The first thing I saw when I walked into Amazon’s Phoenix warehouse was a man riding on a giant tricycle. Behind him, yellow plastic tubs the size of office recycling bins whizzed by on a conveyor belt. On the wall above, six massive words called out to the 1,500 workers who pass through metal detectors each day as they enter this million-square-foot cavern of consumerism: “work hard. have fun. make history.”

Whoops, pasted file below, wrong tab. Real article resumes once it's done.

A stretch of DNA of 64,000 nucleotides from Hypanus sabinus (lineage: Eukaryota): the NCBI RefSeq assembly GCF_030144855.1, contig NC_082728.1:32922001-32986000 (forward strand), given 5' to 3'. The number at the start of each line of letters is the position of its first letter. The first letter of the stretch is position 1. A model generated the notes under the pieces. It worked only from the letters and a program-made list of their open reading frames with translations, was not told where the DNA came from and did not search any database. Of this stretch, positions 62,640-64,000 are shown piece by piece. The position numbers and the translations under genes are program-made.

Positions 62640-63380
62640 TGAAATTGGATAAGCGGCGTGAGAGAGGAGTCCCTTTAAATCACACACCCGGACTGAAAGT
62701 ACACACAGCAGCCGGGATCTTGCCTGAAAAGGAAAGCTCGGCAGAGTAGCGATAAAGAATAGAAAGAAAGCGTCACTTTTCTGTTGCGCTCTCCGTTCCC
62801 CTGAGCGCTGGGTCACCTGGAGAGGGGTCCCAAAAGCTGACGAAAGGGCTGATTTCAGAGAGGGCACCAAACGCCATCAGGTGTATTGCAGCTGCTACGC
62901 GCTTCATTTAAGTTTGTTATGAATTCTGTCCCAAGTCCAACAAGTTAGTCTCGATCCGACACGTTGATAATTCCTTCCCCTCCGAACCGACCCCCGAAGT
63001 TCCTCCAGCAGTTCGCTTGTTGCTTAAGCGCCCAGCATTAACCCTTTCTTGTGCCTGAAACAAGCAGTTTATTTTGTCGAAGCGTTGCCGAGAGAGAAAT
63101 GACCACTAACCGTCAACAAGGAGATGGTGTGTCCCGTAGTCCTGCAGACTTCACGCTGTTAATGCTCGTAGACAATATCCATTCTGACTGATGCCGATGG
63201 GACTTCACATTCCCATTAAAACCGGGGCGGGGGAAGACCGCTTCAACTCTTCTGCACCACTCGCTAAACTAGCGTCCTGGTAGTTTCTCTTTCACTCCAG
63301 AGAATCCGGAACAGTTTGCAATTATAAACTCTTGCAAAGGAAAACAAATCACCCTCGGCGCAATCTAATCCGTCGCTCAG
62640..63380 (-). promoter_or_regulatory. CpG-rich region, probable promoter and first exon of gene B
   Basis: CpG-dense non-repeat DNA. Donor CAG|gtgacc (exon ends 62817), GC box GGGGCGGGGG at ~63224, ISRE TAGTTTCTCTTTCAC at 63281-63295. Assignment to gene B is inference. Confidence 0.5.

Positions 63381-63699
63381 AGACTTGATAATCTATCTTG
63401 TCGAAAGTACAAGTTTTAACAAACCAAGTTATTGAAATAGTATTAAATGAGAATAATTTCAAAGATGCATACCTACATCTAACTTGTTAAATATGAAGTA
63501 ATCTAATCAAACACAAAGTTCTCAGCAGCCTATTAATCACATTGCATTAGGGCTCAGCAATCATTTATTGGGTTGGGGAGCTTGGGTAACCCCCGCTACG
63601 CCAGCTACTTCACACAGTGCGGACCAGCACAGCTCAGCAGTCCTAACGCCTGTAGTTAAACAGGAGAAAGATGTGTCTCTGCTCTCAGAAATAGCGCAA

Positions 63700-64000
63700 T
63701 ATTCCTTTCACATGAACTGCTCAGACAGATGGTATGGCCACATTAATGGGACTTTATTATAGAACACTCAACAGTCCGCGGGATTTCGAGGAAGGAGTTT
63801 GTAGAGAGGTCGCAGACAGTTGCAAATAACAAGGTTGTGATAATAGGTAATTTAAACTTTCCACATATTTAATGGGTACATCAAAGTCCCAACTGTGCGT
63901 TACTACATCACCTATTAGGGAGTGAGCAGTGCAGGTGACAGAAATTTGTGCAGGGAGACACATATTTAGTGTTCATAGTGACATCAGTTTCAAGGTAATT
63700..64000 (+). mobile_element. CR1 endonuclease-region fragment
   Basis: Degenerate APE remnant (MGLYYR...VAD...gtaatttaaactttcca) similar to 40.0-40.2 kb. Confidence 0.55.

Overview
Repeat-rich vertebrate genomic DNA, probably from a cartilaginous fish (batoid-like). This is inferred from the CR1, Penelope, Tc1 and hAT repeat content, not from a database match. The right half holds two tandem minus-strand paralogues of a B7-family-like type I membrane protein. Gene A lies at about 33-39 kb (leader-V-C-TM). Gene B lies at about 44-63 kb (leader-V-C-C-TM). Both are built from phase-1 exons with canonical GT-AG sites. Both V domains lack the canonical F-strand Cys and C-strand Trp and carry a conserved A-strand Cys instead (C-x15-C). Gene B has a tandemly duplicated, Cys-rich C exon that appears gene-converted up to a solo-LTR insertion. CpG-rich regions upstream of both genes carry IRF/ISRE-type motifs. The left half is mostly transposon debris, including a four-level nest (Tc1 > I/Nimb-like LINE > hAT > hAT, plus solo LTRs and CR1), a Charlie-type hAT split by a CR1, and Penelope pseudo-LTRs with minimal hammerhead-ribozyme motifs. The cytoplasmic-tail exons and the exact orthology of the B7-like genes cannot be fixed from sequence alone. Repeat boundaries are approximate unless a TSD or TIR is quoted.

Tricycle aside, the “fun” quotient was hard to spot. But I couldn’t help but register a certain historical significance to the operation humming inside this enormous building erected in the industrial flats of Phoenix. The Amazon warehouse–known in company jargon as a “fulfillment center,” or FC–is a uniquely 21st-century creation, a vast, networked, intelligent engine for sating consumer desire. The FC is the anchor of Amazon’s physical operations, the brick and mortar behind the virtual button you tap on your phone to summon a watch or a shirt or a garden hose or Cards Against Humanity or just about anything else to your doorstep.